Awadhesh Kumar Jaiswal

Sanjay Gandhi Post Graduate Institute of Medical Sciences, Lakhnau, Uttar Pradesh, India

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Publications (84)81.42 Total impact

  • [Show abstract] [Hide abstract]
    ABSTRACT: The authors present a case of 15 years male child who presented with neck pain and progressive ascending quadriparesis. Magnetic resonance imaging showed lytic mass involving C5 and C6 vertebra with soft tissue extension. Surgical excision of mass done using anterior cervical approach. Postoperatively, patient showed improvement in spasticity and power. Histopathological examination of mass was suggestive of juvenile xanthogranuloma (JXG). At 6 months follow-up, patient was improving without any evidence of recurrence. Only 12 cases of JXG of spine have been reported till date including only four cases involving the cervical spine and among these four cases only two were of pediatric age group.
    01/2015; 10(1):57. DOI:10.4103/1793-5482.151525
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    ABSTRACT: An 11-year-old boy presented with holocranial headache associated with vomiting and heaviness in right paranasal region. On examination, he had left sided upper motor neuron type facial palsy along with a subtle ipsilateral hemiparesis (grade 4/5 Medical Research Council). Magnetic resonance imaging brain revealed a contrast enhancing large well-defined extra-axial mass lesion in right middle cranial fossa with extension into the infratemporal fossa. The mass was excised in two stages. Histopathology was suggestive of clear cell meningioma (CCM). Supratentorial pediatric CCM is a rare entity. The case is discussed along with review of literature on this rare clinico-pathological entity.
    01/2015; 10(1):53. DOI:10.4103/1793-5482.151520
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    ABSTRACT: Trends in pre- and postoperative fluid, electrolyte and osmolarity changes, and incidence of diabetes insipidus (DI) were assessed in pediatric patients with anterior visual pathway gliomas (AVPGs). Thirty-three patients with AVPGs (age < 16 years) were divided into two groups: (1) no hypothalamic involvement [NHI; n = 17 (51.5 %) including optic (5, 15.2 %); chiasmal (5, 15.2 %); and optico-chiasmal (7, 21.2 %)] and (2) hypothalamic involvement [HI; n = 16 (48.5 %) including chiasmal-hypothalamic (12, 36.4 %) and optico-chiasmal-hypothalamic (4, 12.1 %)]. Frontotemporal transylvian decompression/biopsy was undertaken in 32 patients, while one patient (with severe diencephalic syndrome) was treated conservatively. Their endocrinal and fluid/electrolyte balance, serum osmolarity, and DI status were noted. Chi-square test compared clinical/endocrinological parameters, and unpaired T test evaluated mean daily water/electrolyte changes (p value < 0.05: significant). Significant visual deterioration (perception of light (PL) positive (left: n = 4; right: n = 4) and PL negative (left: n = 5; right: n = 5) was encountered due to optic atrophy. Larger lesions (>3 cm), hydrocephalus [(NHI: n = 7, 41.18 %; HI: n = 12, 75 %), endocrinopathies (p = 0.047), Na(+)/K(+) derangements, and preoperative DI (n = 8, p = 0.004)] were present in the group HI. Increased postoperative urine output (almost double in those with hypothalamic involvement) and hypernatremia/hyperkalemia were seen in group HI until the sixth postoperative day (p < 0.05). Two patients with progressive hypernatremia without increased urine output showed dehydration on central venous pressure monitoring and improved with vasopressin administration. Five patients [NHI: n = 4 (23.5 %); HI: n = 1 (6.3 %)] had neurofibromatosis types I and 3 (NHI: n = 1, 5.9 %; HI: n = 2, 12.5 %) had a diencephalic syndrome. Hypothalamic infiltration significantly increases the incidence of DI and fluid and electrolyte disturbances. Strict vigilance over postoperative fluid balance is mandatory during the first postoperative week. Rapidly rising serial serum sodium values without increased urine output mandates immediate central venous pressure measurement to detect DI associated with dehydration.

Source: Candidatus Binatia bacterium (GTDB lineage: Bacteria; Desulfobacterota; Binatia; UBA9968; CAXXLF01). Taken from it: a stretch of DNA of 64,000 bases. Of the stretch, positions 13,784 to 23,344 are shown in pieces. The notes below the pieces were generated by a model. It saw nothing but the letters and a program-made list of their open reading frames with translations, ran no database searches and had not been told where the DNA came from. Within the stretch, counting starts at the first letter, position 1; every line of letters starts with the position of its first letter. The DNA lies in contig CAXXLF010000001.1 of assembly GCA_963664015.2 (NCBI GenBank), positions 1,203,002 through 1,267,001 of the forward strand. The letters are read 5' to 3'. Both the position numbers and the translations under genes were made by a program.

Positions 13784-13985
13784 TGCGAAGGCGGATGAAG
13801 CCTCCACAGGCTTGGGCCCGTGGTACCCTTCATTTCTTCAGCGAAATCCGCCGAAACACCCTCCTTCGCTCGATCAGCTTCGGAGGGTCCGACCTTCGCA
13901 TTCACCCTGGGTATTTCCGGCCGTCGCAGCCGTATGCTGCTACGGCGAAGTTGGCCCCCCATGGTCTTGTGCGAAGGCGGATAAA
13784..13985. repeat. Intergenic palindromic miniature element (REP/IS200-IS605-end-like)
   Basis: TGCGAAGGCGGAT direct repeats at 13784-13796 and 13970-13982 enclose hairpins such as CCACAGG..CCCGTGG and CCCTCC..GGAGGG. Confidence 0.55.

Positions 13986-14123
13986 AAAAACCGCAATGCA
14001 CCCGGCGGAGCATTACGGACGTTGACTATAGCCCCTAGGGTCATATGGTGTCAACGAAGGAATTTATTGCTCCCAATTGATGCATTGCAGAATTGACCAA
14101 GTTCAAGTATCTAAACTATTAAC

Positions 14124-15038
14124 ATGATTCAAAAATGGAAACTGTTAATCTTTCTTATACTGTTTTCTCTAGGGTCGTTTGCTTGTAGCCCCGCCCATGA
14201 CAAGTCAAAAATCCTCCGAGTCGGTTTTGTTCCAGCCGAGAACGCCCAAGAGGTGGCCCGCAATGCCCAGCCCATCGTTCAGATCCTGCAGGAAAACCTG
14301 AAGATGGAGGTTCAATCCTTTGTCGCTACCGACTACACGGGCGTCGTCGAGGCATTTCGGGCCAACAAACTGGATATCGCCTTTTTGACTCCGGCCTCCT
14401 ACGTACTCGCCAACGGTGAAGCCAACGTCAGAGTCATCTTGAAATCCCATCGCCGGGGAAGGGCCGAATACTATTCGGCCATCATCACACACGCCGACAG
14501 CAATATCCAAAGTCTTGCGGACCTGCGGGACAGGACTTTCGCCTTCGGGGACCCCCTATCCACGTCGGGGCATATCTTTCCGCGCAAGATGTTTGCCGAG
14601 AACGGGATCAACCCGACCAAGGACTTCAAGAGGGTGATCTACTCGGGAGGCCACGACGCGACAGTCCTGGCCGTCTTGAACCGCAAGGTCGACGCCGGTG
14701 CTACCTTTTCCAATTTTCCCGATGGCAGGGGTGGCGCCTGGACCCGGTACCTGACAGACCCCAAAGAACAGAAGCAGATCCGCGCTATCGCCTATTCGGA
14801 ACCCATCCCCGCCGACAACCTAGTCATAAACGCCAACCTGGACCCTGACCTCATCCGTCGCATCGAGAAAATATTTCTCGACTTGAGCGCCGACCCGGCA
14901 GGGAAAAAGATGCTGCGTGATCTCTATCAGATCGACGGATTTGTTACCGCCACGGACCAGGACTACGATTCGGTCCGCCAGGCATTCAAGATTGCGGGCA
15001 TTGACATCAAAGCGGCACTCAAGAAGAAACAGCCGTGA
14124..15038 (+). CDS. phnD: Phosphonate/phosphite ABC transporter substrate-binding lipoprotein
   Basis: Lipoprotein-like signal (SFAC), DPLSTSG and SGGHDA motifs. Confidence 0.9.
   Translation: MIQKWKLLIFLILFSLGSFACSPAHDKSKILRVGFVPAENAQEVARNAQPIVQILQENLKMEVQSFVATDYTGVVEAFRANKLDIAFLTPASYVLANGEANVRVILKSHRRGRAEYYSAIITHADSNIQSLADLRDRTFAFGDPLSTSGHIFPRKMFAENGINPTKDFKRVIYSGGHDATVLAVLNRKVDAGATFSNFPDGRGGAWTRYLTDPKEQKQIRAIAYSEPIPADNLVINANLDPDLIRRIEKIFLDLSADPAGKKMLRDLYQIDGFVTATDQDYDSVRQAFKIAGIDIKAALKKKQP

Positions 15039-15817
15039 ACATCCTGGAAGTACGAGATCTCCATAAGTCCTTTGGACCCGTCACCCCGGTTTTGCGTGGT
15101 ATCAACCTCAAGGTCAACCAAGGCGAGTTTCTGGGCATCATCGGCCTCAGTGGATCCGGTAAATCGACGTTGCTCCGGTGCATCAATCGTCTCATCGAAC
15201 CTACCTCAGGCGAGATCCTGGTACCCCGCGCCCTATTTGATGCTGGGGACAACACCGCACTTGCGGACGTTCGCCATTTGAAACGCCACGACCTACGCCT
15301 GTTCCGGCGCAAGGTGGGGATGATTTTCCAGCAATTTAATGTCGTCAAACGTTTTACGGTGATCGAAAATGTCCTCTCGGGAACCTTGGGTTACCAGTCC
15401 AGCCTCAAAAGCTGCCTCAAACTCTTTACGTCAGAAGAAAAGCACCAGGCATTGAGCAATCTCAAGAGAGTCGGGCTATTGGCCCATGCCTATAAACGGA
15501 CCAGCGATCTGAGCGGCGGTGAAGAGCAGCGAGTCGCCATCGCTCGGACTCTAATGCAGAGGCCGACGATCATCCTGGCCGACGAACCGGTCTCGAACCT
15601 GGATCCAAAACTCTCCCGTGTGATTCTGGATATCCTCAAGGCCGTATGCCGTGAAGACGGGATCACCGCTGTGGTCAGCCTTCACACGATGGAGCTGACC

Child s Nervous System 12/2014; 31(3). DOI:10.1007/s00381-014-2606-1 · 1.16 Impact Factor
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    ABSTRACT: Surgical management of foramen magnum (FM) tumors is challenging by virtue of their location and vital neurovascular relationships. The ideal approach to anterior/anterolateral tumors continue to evoke controversy even in the modern era. In this article, we present and discuss our experience in the surgical management of these tumors. This retrospective study includes 29 consecutive patients (mean age 36.6 years, M: F = 2.63:1) of extramedullary tumors at the surgical foramen magnum, operated at our center, between 2007 and 2012. Their mean duration of symptoms was 14. 6 months. A majority of the patients presented with motor symptoms (quadri/paraparesis, n = 21, 72.4%), neck pain with/without suboccipital radiation (n = 16, 55.2%) and sensory symptoms like tingling/numbness (n = 16, 55.2%). There were nine extradural (31%) and 20 intradural tumors (69%). Most of the tumors were located posterolateral to the neuraxis (n = 13, 44.8%). Nerve sheath tumors (n = 11, 38%) and meningiomas (n = 5, 17.2%) were the most commonly encountered histologies in our series. The standard posterior approach was the most frequently employed surgical approach (n = 20, 69%). Operative mortality and morbidity were 3.4 and 18.9%, respectively. At a mean follow-up of 27.3 months, 13 out of the 18 available patients improved. A majority of the foramen magnum tumors are amenable to excision via the standard posterior approach. Small anterior dural-based meningiomas/recurrent tumors may require a lateral approach like the far lateral approach.